Posted on 13th Oct 2021
The Shot at Dawn Memorial is a monument at the National Memorial Arboretum near Alrewas, in Staffordshire. (pictured)
It commemorates the 346 British Army and Commonwealth soldiers executed after courts-martial for desertion and other capital offences during World War I . The memorial portrays a young British soldier blindfolded and tied to a stake, ready to be shot by a firing squad. The memorial was modelled on the likeness of 17-year-old Private Herbert Burden, who lied about his age to enlist in the armed forces and was later shot for desertion.
Of the 200,000 or so men court-martialed during the First World War, 20,000 were found guilty of offences carrying the death penalty. Of those, 3000 actually received it, and of those sentences, 346 were carried out
It has been argued that soldiers accused of cowardice were often not given fair trials; they were often not properly defended, and some were minors . Defendants often chose to speak in their own defence.
The usual cause for their offences has been re-attributed in modern times to post-traumatic stress syndrome and combat stress reaction.
One of those named on the memorial is local man Pte James Briggs , 2nd Border Regiment who was born on 23 Feb 1891 at Red Beck, Eskett, Cumberland and lived in Frizington, Cumberland until the 1911 census when he is living in Maryport with his mother, Isabella, and brothers, William & John .
He was in the army prior to 1914 and it would appear re-enlited with his brother at the outbreak of hostilities in 1914: in less than 6 months James was dead ; Shot At Dawn
This tragic episode was first reported in the Penrith Observer in an article entitled " Cumberland Deserter shot".
The artical was taken from the local parish magazine and was by the Rev H Parker and took a very consilatary and supportive line. It stressed that he had been in the forces prior to the war and that of his own free will volunteered for Service at the out break of war. As his vision of home was in contrast to the terrible oppression of war and in an unguarded momment he left his work at the front and made tracks for home only being caught on the boat at La Havre.
He was subsequently court martailed and was shot March 6th 1915.
The Rev. then went on to express sympathy to his parents and to squash any rumours he was not a traitor.
To conclude he said "James Briggs was not a traitor. He simply deserted and deserted alone. After this statement I feel sure that our people will think kindly of the dead boy and be filled with sympathy for his parents and other relations".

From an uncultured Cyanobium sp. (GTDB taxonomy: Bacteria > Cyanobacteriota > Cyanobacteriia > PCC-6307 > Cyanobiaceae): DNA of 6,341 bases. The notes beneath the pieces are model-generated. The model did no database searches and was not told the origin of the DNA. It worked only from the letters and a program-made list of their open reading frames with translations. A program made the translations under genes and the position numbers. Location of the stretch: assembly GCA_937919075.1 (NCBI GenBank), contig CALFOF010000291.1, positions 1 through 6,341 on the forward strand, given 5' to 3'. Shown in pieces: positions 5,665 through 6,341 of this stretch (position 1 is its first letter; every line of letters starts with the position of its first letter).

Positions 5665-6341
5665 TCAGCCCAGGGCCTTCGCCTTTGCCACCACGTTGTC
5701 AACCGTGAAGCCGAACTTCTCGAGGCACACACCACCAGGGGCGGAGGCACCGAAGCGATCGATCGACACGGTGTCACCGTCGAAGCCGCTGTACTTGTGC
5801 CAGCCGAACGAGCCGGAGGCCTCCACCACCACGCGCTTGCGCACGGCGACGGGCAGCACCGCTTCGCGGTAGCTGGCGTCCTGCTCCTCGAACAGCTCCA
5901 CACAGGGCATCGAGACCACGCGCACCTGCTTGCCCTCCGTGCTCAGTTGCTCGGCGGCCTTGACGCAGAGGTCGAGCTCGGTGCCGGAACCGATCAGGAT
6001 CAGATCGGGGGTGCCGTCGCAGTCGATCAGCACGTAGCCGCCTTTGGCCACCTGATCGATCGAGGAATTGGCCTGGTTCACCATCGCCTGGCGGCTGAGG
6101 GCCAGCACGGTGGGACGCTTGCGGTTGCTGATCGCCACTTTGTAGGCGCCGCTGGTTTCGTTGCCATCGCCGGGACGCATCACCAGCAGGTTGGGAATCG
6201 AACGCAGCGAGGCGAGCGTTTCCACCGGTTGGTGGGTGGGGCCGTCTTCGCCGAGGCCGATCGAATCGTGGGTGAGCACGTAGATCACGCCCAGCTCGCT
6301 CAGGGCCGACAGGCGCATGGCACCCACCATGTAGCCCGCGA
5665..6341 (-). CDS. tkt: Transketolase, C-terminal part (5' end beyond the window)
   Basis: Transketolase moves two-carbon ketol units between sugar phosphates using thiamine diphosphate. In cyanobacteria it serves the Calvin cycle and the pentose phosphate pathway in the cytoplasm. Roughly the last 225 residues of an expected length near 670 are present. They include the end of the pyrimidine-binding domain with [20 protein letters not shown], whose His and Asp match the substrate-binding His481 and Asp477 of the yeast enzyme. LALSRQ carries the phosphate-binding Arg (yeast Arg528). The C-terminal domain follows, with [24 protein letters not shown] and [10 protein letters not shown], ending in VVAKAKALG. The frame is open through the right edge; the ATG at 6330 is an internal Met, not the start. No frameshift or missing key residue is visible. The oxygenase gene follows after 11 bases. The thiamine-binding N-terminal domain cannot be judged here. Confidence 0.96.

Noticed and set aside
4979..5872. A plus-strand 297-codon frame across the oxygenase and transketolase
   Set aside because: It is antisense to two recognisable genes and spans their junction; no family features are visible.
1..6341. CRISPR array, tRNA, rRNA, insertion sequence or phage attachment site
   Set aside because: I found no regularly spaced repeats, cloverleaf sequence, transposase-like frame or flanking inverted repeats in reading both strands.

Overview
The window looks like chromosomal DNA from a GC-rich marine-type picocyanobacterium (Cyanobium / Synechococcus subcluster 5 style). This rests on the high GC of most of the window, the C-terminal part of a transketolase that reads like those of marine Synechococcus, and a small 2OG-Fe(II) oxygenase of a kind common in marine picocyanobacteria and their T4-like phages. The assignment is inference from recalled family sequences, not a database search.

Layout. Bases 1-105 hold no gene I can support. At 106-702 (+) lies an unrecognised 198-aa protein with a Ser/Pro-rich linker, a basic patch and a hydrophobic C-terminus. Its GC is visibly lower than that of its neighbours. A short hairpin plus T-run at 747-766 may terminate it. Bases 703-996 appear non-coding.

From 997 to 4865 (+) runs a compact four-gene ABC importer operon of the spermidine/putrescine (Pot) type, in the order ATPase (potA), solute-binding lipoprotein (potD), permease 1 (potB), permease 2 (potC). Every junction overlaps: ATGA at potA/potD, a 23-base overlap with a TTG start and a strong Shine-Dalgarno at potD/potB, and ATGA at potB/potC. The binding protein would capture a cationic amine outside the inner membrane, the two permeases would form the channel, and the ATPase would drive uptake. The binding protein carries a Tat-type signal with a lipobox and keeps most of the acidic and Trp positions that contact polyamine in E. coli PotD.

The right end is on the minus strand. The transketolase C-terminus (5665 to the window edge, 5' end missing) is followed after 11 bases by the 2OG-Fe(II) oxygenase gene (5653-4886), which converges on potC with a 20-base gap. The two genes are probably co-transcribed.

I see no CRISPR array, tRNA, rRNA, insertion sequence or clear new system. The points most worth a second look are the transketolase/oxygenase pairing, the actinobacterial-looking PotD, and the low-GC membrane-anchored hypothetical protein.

There is an account of the events of firing squad that March morning . It written by a fellow soldier who knew James Briggs and who was paraded to witness the execution.
It is a detailed and harrowing letter to read, it also seems only right that the fate of this poor man be made more widely known.
The letter written by Private John McCauley can be found in the book, The Soldier’s War by Richard Van Emden.
“The front rank of the firing party were on their knees, and the rifles of the 12 executioners were levelled at the shoulder. As they took aim, they visibly trembled, and not a single rifle was held steady.”
Concerning Private Brigg’s burial.
“We marched for about a mile along the main road, and then turned off through the entrance to a farm. Passing by the farm buildings, we entered a field at the rear of the farmhouse and were then ordered to halt.”
The War Diary for the 2nd Bn Border Regiment places them in billets at Rostraete, roughly three miles North, North West of Estaires on the 6th March 1915.
“The body was placed on a stretcher and covered with a Union Jack. The small group surrounding it suddenly moved towards a corner of the field, headed by the padre. In the corner of that beautiful green field, the body of the deserter was laid to rest. Private Briggs there found the peace which passeth all understanding.”
In 2005 James Briggs along with the other 345 men executed were formally pardoned by the UK government , as well as being officially recognised by the Commonwealth War Graves Commission as a victim of the First World War.
RIP James Briggs